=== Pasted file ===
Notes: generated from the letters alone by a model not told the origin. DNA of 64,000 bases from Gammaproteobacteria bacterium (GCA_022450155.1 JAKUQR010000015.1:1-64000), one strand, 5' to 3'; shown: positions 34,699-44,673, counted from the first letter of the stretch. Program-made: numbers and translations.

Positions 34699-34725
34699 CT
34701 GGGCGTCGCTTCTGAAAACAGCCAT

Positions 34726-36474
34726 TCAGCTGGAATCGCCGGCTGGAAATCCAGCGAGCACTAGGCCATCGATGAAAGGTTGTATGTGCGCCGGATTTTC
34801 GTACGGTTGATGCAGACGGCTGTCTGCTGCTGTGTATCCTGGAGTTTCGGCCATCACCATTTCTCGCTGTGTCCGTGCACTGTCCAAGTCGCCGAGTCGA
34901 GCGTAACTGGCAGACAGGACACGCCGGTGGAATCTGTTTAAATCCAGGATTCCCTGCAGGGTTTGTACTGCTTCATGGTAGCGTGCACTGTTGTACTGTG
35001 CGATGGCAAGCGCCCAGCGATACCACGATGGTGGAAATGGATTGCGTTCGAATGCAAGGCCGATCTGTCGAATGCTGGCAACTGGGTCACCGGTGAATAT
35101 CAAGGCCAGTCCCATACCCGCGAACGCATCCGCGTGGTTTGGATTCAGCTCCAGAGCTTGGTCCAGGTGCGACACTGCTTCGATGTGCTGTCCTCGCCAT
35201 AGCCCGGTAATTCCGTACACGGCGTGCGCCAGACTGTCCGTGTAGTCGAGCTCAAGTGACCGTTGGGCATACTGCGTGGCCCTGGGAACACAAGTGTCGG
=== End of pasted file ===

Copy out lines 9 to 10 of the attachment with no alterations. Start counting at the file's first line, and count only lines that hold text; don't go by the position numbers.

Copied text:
35001 CGATGGCAAGCGCCCAGCGATACCACGATGGTGGAAATGGATTGCGTTCGAATGCAAGGCCGATCTGTCGAATGCTGGCAACTGGGTCACCGGTGAATAT
35101 CAAGGCCAGTCCCATACCCGCGAACGCATCCGCGTGGTTTGGATTCAGCTCCAGAGCTTGGTCCAGGTGCGACACTGCTTCGATGTGCTGTCCTCGCCAT